Monday, 30 January 2012

Vincent D'Indy and the breath of music

I'm going to have a musical interlude - partly because I think it relates to other things I've been talking about recently.

Of all the music theorists I admire, I find the most interesting (and the  most useful from a compositional point of view) is the French composer Vincent D'Indy. D'Indy is an unusual character - a devout Catholic who tended to be musically conservative, opposing the 'parallelism' of Debussy, favouring (like Schoenberg) an idea of harmony as functional. But most importantly, he founded his own school with his own pedagogical approach.

Music for D'Indy was a spiritual matter. In his "Cours de composition musicale" (which I quote here, and you can download here:,_Vincent_d')) D'Indy states that it's fundamental elements are melody, rhythm and harmony. He has many fascinating things to say about the first two, but it's harmony I want to focus on here, because it was D'Indy's harmonic theory which was highly influential with a number of great composers who came after him - most particularly Olivier Messaien and Michael Tippett.

D'Indean theory of harmony is the most striking thing. He draws our attention to the cycle of 5ths, suggesting that in the major mode, a move up the cycle of 5ths is a process of increasing 'light' (montée vers la lumière), whereas descending increases darkness (la chute vers les ténèbres). This leads him to produce the following table:

Thus D'Indy sets out his harmonic system. The 'lightening' and 'darkening' processes are reversed when the mode is minor. In the minor mode, descent down the cycle of 5ths is lightening, and rising is darkening.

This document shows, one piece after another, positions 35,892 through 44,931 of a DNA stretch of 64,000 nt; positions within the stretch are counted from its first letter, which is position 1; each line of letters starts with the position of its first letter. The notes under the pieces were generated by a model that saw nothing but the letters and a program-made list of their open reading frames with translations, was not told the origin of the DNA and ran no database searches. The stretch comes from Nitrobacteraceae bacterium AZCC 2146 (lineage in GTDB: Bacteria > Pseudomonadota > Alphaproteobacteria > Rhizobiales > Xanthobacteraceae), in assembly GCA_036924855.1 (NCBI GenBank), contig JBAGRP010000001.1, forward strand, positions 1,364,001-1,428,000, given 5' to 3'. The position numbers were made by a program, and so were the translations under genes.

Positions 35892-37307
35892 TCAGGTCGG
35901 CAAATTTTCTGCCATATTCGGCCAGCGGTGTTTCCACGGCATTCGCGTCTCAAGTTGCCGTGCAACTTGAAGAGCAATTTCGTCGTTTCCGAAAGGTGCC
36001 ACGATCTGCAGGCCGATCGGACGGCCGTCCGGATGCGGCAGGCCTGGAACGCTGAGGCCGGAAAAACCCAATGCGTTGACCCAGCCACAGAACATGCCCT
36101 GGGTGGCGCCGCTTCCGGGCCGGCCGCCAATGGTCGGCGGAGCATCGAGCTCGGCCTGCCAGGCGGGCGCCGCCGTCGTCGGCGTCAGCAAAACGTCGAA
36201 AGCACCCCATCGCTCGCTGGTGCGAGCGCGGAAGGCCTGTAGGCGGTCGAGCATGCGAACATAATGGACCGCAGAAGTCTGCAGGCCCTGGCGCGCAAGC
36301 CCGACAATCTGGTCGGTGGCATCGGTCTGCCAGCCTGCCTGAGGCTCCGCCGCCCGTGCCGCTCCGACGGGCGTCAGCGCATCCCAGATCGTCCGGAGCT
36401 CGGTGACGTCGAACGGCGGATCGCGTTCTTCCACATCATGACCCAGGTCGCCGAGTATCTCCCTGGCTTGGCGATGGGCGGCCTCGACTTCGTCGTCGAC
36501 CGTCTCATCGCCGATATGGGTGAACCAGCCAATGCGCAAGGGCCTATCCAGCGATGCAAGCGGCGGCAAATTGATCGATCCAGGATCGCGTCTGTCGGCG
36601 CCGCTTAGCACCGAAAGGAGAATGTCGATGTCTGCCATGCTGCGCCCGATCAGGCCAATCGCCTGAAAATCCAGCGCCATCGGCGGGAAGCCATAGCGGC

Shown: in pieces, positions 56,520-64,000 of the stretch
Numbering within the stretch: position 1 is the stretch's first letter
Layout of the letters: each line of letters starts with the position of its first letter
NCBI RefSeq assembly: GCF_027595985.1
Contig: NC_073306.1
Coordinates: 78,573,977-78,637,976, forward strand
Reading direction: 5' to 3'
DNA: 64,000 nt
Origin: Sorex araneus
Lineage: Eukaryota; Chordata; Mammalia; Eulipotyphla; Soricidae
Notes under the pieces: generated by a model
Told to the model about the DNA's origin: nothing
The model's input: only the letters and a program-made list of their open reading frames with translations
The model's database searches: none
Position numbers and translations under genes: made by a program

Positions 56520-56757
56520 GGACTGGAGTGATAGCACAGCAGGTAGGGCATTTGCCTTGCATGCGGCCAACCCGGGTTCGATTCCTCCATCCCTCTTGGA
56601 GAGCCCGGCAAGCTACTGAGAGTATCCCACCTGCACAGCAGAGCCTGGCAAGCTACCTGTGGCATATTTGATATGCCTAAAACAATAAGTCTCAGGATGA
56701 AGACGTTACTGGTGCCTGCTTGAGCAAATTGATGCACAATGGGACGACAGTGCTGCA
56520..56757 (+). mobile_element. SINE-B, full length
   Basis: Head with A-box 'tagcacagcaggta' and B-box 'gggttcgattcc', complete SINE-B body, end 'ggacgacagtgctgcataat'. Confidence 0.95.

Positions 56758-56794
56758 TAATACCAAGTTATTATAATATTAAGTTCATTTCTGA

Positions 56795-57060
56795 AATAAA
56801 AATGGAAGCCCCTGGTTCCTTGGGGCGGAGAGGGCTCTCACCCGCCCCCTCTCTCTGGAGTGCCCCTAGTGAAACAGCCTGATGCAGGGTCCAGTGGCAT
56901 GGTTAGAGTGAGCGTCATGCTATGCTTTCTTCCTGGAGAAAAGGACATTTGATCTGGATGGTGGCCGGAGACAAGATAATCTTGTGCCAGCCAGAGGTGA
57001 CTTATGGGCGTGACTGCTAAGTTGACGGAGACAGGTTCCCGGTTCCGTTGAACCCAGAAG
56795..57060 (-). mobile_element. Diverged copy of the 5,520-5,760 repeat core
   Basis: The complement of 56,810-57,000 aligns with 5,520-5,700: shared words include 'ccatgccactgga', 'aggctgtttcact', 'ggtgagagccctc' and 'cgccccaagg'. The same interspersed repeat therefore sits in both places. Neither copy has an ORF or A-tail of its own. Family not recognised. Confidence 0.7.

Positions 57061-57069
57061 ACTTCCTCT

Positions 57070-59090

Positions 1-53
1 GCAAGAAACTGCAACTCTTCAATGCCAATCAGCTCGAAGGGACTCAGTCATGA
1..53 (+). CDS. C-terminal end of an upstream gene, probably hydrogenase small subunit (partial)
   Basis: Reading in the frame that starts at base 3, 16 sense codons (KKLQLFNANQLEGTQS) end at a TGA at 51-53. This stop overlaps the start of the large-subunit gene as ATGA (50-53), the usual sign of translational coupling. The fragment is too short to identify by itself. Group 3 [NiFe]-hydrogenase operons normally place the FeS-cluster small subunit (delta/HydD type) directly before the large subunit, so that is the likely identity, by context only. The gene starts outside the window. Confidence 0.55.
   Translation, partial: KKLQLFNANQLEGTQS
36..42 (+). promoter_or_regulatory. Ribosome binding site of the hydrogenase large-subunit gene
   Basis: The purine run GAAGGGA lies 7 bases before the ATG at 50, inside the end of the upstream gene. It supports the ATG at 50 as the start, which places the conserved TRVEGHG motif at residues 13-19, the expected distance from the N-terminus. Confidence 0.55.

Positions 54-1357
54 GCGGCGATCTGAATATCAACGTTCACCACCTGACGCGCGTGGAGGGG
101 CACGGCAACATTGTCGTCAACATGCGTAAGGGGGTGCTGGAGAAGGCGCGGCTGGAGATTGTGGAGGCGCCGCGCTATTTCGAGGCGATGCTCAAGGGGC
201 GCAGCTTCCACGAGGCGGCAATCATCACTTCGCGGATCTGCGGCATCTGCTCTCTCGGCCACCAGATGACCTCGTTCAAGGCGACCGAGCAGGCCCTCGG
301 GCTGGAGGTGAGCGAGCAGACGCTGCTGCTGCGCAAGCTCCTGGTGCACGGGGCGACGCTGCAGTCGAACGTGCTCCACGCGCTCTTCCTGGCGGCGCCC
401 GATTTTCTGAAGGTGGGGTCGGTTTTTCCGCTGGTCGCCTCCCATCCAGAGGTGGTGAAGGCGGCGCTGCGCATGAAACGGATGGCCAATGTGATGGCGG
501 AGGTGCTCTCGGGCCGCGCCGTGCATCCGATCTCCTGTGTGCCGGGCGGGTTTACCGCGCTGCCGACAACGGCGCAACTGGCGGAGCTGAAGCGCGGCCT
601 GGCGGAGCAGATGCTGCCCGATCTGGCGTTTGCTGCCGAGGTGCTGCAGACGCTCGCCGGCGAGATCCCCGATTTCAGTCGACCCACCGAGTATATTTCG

What really grabs me, though, is what he says next. That a rise up the 5ths in the major mode requires the expense of effort, whilst falling down the 5ths is a 'detènte', a 'letting go'. 

It is like the muscular movement of the stomach.

What fascinates me about all this is that it presents itself as an approach to harmony which is part-biological and realistic in a bio-pschosocial respect as well as the more common physical realism. This is in contrast to both to Schoenberg's approach to functional harmony (who may be 'idealistic'), or to Schenker (who may be ultimately considered naively realistic in pinning too much to the harmonic series).

The idea of biological tension and release tie into so much else of what is interesting me at the moment. But most of all I am thinking about the simple application of cybernetic ideas to music analysis which I did last year some time. I had an interesting comment about my commentary of Lachenmann (see Might D'Indy help with a re-interpretation of prolongation?

Thinking about this, the central issue about prolongation is that in Schenker it is restricted to tonal music - the perfect cadence is central to his prolonging architecture. But what is the I - V - I progression if not a rising of effort and then a release? But the rising of effort doesn't have to specifically take that form. Indeed, in polytonal and atonal music, where there is simultaneous rising and falling, simultaneous keys, etc, moments where falling or rising fade in and out. As they do so, I think there might be a way of constructing a mechanism for describing prologations which are not as restrictive as Schenker's.

But I'm more interested in this because I wonder whether life itself is prolongation - or more formally, that the form of life is a way of prolonging life. That may be another way of saying 'viability', but it is at least a way that infers that we breath in and we breath out; we expend effort, and then we release it. 


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